Lead investigator in Karen Read murder case suspended without pay

Lead investigator in Karen Read murder case suspended without pay

The lead investigator in a highly publicized Boston-area murder case will be suspended without pay following an internal Massachusetts State Police hearing, officials announced Monday.

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Trooper Michael Proctor had come under criticism when the trial revealed he had used degrading language about Karen Read, who was accused of killing her boyfriend, Boston police officer John O’Keefe.

Read, 44, of Mansfield, Mass., was tried for second-degree murder, manslaughter and other charges related to O’Keefe’s death on Jan. 29, 2022. A mistrial was declared on July 1.

Proctor’s two-day testimony led lawyers to reveal personal texts in which the trooper used degrading and explicit language regarding Read. The state police launched an internal review, and Proctor was placed on leave the day the mistrial was declared.

During a status hearing Monday, a board recommended Proctor be suspended without pay, and Interim State Police Colonel John Mawn accepted the recommendation effective immediately, the department said.

The state is currently in the process of seeking a new colonel to take over the State Police. Following questions about the misconduct displayed in the Read trial and other scandals within the agency — including overtime abuse, drunken driving, bribery allegations — Gov. Maura Healey said the state is considering hiring an outside candidate for the position for “the first time ever.”

The State Police internal affairs investigation into Proctor remains ongoing, which may result in charges that would be adjudicated by a State Police Trial Board. It has not yet been made clear what Proctor may be charged with if allegations are determined to be sustained in the investigation.

State Comptroller records show Proctor earned $184,397 in the last year.

During his testimony at the trial during June 10 and June 12, personal texts from Proctor revealed during the investigation he called Read a “whack job (expletive) and a “babe,” wrote “No nudes so far” to colleagues while searching her phone, and made explicit fun of her gastrointestinal issues, among other derogatory comments.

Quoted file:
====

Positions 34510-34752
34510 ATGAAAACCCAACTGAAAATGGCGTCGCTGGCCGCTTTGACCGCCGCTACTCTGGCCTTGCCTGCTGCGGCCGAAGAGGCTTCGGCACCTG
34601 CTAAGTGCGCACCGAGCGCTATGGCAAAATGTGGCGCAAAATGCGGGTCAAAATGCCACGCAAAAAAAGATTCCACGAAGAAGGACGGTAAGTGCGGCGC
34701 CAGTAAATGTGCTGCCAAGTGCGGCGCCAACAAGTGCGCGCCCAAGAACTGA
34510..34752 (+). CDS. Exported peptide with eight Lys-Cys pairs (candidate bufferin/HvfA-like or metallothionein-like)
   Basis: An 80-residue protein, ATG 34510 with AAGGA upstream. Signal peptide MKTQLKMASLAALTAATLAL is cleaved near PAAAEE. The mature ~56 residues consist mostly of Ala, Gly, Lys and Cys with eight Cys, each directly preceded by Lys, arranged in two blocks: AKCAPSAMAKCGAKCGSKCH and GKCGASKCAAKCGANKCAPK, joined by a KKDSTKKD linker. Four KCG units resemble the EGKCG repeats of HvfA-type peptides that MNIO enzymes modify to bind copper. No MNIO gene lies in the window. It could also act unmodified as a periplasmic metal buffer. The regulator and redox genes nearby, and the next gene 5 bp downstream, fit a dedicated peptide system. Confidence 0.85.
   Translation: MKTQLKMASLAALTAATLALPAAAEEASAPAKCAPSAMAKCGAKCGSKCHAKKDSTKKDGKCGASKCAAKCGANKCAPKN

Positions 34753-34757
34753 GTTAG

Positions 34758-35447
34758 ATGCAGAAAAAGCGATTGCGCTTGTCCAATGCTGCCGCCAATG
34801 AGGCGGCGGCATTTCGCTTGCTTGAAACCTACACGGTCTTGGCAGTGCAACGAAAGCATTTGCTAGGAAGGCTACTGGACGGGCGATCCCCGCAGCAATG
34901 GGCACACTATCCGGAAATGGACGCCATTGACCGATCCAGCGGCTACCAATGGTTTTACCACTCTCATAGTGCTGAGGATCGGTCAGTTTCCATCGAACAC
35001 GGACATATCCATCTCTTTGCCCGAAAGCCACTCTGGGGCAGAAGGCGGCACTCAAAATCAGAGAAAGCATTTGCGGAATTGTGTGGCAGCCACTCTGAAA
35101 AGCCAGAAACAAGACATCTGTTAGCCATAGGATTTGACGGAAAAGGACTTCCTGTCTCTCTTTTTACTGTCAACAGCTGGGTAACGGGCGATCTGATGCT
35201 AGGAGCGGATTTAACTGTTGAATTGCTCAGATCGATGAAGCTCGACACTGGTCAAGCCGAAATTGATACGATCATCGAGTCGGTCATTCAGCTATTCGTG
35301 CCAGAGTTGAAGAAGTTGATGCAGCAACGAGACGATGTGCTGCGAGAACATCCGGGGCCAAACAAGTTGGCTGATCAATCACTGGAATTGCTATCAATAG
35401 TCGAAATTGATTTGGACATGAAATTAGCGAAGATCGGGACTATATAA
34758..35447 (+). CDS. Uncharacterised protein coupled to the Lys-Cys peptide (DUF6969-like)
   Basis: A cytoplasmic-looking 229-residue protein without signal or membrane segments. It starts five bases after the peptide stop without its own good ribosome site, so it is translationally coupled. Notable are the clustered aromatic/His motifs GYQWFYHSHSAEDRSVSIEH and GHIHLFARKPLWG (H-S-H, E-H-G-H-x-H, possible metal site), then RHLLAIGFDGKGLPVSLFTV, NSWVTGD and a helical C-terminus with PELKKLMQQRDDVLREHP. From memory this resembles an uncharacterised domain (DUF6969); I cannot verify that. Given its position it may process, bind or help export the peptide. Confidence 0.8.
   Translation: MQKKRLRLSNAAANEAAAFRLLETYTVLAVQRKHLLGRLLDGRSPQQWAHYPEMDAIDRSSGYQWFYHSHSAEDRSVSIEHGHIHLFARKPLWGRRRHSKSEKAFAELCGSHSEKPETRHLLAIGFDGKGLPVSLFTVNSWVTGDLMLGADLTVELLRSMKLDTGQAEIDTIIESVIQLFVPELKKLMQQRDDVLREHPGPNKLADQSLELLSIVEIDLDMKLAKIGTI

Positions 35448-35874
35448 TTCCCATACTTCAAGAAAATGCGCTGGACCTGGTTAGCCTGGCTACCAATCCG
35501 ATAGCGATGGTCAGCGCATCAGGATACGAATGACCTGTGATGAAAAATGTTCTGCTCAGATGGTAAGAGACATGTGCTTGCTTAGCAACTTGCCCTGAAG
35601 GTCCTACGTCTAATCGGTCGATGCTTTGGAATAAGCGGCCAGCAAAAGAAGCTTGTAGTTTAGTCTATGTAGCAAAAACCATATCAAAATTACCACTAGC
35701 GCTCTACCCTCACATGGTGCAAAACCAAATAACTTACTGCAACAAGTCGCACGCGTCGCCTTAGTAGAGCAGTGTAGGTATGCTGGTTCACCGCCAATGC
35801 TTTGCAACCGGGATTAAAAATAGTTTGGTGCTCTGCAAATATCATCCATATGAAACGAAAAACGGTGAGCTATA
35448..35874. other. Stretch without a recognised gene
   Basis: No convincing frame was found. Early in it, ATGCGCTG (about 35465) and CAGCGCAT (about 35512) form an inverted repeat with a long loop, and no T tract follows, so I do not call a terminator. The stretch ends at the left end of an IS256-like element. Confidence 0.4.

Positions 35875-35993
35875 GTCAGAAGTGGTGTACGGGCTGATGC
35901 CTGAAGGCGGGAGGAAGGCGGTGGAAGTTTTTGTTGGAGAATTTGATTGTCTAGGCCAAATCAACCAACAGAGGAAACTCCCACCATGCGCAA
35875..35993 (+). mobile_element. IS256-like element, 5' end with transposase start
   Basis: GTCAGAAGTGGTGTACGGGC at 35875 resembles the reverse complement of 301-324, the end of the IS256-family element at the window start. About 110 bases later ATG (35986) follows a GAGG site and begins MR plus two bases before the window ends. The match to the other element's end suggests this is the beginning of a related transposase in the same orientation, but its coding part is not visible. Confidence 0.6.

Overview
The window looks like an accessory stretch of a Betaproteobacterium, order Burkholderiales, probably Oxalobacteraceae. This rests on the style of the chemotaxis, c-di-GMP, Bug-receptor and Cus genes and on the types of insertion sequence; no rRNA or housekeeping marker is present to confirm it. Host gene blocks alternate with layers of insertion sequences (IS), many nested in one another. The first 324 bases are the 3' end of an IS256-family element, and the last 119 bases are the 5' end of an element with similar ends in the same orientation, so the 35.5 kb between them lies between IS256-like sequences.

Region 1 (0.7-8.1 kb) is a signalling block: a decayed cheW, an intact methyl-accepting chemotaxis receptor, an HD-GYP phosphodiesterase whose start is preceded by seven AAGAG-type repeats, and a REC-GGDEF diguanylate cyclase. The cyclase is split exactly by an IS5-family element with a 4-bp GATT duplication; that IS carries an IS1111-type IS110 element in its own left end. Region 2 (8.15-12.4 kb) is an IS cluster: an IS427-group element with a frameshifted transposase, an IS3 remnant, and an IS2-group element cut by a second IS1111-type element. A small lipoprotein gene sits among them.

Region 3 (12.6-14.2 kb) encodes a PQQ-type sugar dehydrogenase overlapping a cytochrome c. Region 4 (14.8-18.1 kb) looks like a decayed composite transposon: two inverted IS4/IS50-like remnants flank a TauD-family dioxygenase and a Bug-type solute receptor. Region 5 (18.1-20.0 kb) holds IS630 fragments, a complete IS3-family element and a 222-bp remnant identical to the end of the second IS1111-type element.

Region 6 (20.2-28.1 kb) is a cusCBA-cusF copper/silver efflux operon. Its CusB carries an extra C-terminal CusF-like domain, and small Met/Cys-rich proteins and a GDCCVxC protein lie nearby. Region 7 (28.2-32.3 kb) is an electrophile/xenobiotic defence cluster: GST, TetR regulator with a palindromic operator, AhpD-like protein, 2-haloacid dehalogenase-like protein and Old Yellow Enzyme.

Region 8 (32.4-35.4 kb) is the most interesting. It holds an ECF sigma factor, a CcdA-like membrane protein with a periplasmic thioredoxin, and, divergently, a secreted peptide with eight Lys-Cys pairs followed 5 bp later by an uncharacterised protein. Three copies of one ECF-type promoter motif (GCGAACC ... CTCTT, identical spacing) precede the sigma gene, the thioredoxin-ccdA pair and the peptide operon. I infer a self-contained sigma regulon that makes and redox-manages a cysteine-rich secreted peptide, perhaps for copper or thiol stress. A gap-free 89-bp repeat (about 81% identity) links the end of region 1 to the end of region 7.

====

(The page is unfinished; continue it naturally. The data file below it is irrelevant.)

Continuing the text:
In one text to his sister he wrote, “Hopefully she kills herself,” according to evidence presented by the defense.

“These regrettable and unprofessional comments are not something I’m proud of and are not something I should have written in private or any other setting,” Proctor said during the trial on June 10, adding later that the comments “absolutely do not detract from the integrity of the investigations or the facts derived from it.”

Read was accused of killing O’Keefe by backing her Lexus SUV into him and leaving him to die in the cold during a major snowstorm.

The defense alleged a massive frame-up job, arguing that O’Keefe was beaten to death inside a friend’s house before his body was dragged to the front yard.

After a dramatic nine-week trial and more than 20 hours of deliberation, the jury said it was deadlocked beyond resolution, prompting  Judge Beverly Cannone to declare a mistrial. The district attorney’s office has said it intends to re-try Read.

On Monday, Cannone ruled that the names of the jurors will remain secret.

“This case has garnered significant and divisive attention in Massachusetts and across the nation,” Cannone wrote in the order, adding: “The proceedings continue to be the daily subject of commentary on various social media platforms. People associated with the case have been charged with intimidation.”

She concluded that “there is a risk of immediate and irreparable injury should the list be made available to the public at this time.”